Working from home is making Melbourne a nicer place to live

23 July 2020 3 min. read

The Covid-19 pandemic and all that comes with it is driving up the liveability of Melbourne’s middle and outer suburbs, according to an analysis from PwC. The shift has a lot to do with the absence of long commutes due to virtual working conditions. 

PwC’s CityPulse is a real time tracker of living conditions in cities across Australia, resting on three pillars – live, work and play. Using these metrics as a framework, the firm collects data on economic opportunities in each city, alongside the availability of key services and facilities.

One advantage of a live tracker is that PwC can monitor drastic changes that come about in living and working conditions, such as the ones that are unfolding under the pandemic. Lifestyles changed dramatically under the lockdown, which forced many to rethink what they value in their city.

Thrown into sharp focus is the change in working conditions. Most businesses were forced to transition their employees to ‘work from home,’ arrangements, which might have posed a challenge at first, but soon became an opportunity. As businesses learned to sustain productivity in the virtual space, many realised that they could save significantly on overheads and fixed costs.Home working is making Melbourne a nicer place to liveVirtual working is now being considered as a long-term arrangement as a result. In response, PwC has tweaked the metrics in the CityPulse tracker to add ‘Commute Saving’ as an indicator. Almost immediately, the liveability of Melbourne’s middle and outer suburban rings increased.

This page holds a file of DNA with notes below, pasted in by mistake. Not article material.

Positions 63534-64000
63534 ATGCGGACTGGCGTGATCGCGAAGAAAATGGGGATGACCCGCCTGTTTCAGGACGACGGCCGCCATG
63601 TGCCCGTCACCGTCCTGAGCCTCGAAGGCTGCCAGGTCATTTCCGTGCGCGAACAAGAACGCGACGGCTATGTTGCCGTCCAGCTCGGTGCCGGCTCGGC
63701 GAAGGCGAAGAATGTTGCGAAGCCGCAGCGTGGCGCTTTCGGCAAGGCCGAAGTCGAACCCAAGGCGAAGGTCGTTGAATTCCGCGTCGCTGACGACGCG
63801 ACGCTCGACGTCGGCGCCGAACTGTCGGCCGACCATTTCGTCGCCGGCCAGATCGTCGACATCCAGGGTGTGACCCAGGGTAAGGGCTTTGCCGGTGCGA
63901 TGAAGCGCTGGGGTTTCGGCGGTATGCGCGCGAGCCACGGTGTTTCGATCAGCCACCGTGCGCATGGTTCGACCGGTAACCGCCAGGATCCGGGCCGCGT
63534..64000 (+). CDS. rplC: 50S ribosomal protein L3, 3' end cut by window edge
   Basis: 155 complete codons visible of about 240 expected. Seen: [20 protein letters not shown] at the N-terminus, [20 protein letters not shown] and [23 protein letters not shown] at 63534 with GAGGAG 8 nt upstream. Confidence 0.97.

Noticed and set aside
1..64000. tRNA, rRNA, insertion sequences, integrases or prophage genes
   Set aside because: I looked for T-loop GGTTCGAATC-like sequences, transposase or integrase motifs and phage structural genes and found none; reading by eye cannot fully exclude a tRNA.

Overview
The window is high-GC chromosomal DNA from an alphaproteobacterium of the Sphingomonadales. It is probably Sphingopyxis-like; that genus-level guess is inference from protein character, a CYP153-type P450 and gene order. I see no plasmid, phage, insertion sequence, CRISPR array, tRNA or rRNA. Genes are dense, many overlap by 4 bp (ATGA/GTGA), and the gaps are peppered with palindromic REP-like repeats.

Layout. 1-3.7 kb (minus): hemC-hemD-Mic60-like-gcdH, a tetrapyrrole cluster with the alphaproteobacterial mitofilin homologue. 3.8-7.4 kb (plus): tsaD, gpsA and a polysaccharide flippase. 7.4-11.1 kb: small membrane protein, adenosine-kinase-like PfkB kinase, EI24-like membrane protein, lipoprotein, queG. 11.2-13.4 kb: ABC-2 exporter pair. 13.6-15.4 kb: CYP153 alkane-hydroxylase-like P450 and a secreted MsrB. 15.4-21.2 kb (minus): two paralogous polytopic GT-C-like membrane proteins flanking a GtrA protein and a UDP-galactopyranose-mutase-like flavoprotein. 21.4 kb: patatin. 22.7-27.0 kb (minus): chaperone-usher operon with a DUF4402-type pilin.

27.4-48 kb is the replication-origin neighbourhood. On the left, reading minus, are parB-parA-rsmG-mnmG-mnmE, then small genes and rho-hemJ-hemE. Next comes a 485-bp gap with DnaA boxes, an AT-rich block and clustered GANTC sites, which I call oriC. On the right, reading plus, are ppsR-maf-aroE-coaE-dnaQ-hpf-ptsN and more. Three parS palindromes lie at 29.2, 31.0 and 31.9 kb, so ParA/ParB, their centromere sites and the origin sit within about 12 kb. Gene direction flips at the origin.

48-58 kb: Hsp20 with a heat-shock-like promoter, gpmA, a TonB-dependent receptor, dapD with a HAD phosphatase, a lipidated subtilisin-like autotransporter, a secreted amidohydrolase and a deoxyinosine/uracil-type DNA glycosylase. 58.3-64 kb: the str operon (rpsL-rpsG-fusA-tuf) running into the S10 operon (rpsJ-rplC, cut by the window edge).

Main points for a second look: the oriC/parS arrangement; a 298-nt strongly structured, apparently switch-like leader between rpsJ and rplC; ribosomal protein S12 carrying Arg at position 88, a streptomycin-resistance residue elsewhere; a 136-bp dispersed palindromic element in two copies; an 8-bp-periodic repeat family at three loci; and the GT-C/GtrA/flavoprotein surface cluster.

No doubt, Melbourne has always been among the most liveable cities in Australia, and across the world. However, as pointed out by PwC Melbourne Managing Partner Peter Konidaris, liveability has always been highest in the regions in and around the city’s central business districts (CBD).

“But new ways of working accelerated by Covid-19 might be the catalyst for change,” said Konidaris. “While inner-city suburbs continued to be the majority of suburbs with the highest absolute liveability scores in our new analysis, the improved scores in pockets across the northern, southern, eastern and western city boundaries create a more balanced picture of liveability across Victoria.”

Konidaris highlights the Melbourne suburb of Point Cook – more than 20 kilometres from Melbourne CBD – as an example of this shift. Residents of Point Cook have an average commute that is 30% higher than the Melbourne average. Under lockdown, half of Point Cook’s residents had work from home options. As a result, PwC found that Point Cook has enjoyed the highest jump in liveability live scores since the start of the pandemic.

It remains to be seen whether virtual working conditions become a permanent fixture, and consequently whether the liveability in outer Melbourne remains high. If things remain as they currently are, Konidaris highlights that it could be transformational for Melbourne.

All of a sudden, infrastructure projects to improve travel to the suburbs would take on new significance, as would investments in amenities in suburban regions such as Point Cook. “Wouldn’t it be great to see a Michelin-star restaurant in Point Cook or Arts Centre Beaconsfield?” said Konidaris.

“Our analysis highlights a big opportunity to increase liveability across our northern, southern, eastern and western city boundaries as remote working continues to increase. To see an even greater jump in liveability we need to iron out gaps in ‘Play’ – aspects of the locality that make it an appealing place for leisure activities,” he concluded.